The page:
Kirby illustrates this violent life in Street Code, illustrated in pencil in the early ’80s. As a kid, Jack fights a couple older kids in the elevator, tearing at one another’s skin as if it were rubber. Mobs of kids hoist the first throwable weapon up for an impending street fight.4
Due to the copyright issues which so plague the reproduction of comics, there is no one website with images of the whole work. Here are a few links:
I can hardly due justice to the beauty and complexity of this comic in my short reference here, and that is not the point of my article anyway. Most important for my discussion at this time is that Kirby simultaneously reveals the source of and applies his life-long superhero art style to the telling of a short personal anecdote. It was printed directly from his pencilling, not inked. This was something that had seldom been done before, except in a few cases, usually with the work of artist Gene Colan. This is extremely significant for our discussion, as one sees the symbolic and allegorical aspects of Kirby’s thought focussed in the line work, detailing and composition more than in the subject matter.
In many ways, the web-like arrays of line work in this comic reminds one of Jackson Pollock, yet far more virile due to Kirby’s chunky anatomy and representations of aggression. The images are huge in spirit. When I visually remember most comic art, it appears in my thoughts at ordinary comic book panel scale. Likewise much fine art is unintentionally the small scale of an art history book reproduction. However, in this work, as in much of Kirby’s art, the drawings come into the mind’s eye as huge, mural-like explosions. His images are small in reality but immense in scale. The power is to a large extent in Kirby’s marks themselves, the potency and velocity of his pencil marks are the principal allegory in this work. When combined with the imagery from his own life, this gives us the double vector of historical understanding to Kirby’s career mentioned above. The facture, style, sense of process, even dark greyness of his marks combined into webs of expressive representation are the symbols which unite to form an emblematic narrative and multifarious scene-of-instruction (to use an anthropological term related to the study of shamanism). Allegorical metaphor(m) at its best.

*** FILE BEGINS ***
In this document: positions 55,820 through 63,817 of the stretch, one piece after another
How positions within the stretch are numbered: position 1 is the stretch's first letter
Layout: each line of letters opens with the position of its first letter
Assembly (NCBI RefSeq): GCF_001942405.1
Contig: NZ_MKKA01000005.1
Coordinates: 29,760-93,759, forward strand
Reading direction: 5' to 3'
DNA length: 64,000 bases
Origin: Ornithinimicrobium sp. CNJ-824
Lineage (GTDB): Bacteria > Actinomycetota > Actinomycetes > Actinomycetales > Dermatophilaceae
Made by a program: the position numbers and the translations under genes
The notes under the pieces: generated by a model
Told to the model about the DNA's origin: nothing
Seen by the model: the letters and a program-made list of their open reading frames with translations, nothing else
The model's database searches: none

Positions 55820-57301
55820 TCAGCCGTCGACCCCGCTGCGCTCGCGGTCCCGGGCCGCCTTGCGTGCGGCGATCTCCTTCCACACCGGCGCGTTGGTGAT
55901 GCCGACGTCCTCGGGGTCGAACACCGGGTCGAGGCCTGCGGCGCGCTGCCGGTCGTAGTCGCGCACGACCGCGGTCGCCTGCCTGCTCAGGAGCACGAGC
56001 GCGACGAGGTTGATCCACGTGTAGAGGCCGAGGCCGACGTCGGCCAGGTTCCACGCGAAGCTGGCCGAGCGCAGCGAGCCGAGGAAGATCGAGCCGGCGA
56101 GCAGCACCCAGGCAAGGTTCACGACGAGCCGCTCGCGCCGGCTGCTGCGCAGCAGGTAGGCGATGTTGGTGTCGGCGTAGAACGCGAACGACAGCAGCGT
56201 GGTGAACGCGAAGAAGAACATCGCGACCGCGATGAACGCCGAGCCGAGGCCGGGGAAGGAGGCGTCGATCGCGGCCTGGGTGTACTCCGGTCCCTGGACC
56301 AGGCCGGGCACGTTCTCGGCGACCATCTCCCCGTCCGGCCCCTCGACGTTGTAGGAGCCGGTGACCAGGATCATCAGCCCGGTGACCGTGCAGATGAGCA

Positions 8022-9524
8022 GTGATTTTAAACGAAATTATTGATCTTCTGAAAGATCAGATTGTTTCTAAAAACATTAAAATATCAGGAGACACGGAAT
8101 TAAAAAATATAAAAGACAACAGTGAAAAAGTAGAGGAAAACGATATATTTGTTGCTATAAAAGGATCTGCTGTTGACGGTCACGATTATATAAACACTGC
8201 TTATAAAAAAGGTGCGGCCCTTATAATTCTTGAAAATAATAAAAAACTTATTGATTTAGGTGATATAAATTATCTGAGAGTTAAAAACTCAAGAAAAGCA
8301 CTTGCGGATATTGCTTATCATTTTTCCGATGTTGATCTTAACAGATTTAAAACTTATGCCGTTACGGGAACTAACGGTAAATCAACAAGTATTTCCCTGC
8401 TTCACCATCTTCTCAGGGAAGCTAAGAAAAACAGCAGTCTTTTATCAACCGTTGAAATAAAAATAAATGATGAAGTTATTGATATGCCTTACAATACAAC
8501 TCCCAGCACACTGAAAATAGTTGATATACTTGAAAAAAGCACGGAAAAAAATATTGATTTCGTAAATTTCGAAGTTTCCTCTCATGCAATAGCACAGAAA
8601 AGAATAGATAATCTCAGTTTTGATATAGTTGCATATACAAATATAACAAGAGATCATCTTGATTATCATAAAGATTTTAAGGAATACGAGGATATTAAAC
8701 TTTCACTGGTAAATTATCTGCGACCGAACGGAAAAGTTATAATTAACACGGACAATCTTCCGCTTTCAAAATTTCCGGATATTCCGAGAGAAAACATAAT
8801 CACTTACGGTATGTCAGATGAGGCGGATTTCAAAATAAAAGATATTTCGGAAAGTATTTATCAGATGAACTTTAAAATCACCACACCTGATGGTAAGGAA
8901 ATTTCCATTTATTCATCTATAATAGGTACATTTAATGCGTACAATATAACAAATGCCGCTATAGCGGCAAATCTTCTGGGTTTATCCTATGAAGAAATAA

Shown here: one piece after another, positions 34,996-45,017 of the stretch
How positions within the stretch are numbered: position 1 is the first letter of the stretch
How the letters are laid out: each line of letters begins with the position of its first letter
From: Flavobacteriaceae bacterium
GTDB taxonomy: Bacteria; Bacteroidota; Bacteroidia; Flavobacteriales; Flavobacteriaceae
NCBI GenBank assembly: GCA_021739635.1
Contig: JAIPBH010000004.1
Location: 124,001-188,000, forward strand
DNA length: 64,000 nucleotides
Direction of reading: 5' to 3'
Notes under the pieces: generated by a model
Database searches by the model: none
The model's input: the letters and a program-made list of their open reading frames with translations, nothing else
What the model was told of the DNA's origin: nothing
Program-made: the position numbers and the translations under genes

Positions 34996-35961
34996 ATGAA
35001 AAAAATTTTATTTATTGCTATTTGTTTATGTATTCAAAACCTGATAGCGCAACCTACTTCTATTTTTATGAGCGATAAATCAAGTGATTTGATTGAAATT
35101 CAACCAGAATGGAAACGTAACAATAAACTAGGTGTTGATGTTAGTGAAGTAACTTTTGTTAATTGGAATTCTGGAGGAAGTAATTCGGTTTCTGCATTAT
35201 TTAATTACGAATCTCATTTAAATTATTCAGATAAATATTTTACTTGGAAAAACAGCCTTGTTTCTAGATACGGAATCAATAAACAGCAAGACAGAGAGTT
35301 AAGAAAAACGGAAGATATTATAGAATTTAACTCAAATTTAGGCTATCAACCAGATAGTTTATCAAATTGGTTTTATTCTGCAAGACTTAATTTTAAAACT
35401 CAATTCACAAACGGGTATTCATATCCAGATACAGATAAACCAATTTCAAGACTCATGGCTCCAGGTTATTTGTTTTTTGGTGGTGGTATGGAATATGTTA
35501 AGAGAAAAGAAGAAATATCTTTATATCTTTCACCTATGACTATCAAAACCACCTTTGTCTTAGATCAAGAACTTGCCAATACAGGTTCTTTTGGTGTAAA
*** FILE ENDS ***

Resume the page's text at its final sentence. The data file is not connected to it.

Next time: Symbol